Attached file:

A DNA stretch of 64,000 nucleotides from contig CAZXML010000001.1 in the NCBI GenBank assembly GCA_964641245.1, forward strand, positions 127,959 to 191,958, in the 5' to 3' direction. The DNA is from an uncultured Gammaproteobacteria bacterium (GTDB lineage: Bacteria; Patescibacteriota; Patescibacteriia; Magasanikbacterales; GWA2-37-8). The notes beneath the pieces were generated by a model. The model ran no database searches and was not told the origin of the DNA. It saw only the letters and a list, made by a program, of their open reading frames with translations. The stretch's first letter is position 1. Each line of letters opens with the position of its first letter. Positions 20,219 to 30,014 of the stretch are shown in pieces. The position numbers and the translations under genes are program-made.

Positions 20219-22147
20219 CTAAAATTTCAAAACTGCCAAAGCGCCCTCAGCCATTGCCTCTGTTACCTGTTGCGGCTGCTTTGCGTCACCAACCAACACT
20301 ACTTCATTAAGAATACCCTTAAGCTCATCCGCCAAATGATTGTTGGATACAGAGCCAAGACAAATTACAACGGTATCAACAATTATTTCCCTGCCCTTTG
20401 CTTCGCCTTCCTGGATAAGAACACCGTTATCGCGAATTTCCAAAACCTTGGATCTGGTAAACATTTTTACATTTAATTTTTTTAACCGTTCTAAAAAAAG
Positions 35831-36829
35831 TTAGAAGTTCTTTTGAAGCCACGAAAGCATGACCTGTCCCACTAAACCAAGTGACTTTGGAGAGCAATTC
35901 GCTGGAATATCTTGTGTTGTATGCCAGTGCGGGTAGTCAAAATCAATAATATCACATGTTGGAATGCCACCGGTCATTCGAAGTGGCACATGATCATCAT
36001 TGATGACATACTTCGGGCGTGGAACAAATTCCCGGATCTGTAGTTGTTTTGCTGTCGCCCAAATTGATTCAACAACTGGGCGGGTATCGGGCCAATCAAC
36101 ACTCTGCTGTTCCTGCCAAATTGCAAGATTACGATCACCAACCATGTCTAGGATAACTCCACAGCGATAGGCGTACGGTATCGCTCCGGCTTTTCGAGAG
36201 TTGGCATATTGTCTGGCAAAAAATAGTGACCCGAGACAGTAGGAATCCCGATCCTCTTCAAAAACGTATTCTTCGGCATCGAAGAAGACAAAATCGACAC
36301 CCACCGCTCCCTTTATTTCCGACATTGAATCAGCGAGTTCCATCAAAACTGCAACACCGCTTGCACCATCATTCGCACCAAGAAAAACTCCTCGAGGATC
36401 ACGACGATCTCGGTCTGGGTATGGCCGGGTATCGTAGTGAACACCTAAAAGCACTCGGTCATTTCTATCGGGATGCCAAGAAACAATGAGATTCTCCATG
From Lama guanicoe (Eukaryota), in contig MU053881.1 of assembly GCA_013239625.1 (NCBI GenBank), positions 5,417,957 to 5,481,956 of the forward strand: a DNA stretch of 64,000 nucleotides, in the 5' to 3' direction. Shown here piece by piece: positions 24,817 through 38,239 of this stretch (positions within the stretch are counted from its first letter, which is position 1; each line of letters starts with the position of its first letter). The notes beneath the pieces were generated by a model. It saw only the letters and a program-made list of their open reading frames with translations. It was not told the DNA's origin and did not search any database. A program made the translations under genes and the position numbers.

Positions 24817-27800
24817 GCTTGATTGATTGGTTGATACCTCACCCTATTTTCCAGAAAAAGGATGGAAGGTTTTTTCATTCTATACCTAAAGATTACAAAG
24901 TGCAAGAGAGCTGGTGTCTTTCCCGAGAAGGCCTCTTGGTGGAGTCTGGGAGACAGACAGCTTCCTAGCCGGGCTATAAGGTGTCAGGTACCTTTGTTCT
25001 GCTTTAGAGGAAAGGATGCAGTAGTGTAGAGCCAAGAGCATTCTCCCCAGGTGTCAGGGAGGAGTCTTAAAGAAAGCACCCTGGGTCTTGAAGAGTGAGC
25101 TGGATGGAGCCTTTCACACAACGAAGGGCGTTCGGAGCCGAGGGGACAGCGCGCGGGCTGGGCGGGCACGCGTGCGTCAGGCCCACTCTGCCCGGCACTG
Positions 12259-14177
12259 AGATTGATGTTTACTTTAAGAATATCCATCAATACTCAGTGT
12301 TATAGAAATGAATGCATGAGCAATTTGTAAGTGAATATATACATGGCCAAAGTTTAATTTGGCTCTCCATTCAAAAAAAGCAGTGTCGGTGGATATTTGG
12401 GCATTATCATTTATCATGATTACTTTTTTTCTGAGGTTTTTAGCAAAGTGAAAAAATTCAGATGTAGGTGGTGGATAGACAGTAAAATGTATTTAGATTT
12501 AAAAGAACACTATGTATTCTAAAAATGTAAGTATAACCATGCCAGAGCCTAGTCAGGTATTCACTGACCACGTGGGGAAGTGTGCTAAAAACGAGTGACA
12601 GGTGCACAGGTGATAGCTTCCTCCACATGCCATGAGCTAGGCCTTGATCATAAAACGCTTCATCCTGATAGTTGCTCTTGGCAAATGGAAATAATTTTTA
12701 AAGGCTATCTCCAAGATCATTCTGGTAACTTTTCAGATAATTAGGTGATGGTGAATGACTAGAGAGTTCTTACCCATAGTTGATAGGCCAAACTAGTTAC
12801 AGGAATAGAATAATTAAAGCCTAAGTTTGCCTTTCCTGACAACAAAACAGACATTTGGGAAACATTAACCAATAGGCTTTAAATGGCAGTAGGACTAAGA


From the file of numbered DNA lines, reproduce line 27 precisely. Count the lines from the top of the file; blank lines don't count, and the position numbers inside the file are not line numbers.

12801 AGGAATAGAATAATTAAAGCCTAAGTTTGCCTTTCCTGACAACAAAACAGACATTTGGGAAACATTAACCAATAGGCTTTAAATGGCAGTAGGACTAAGA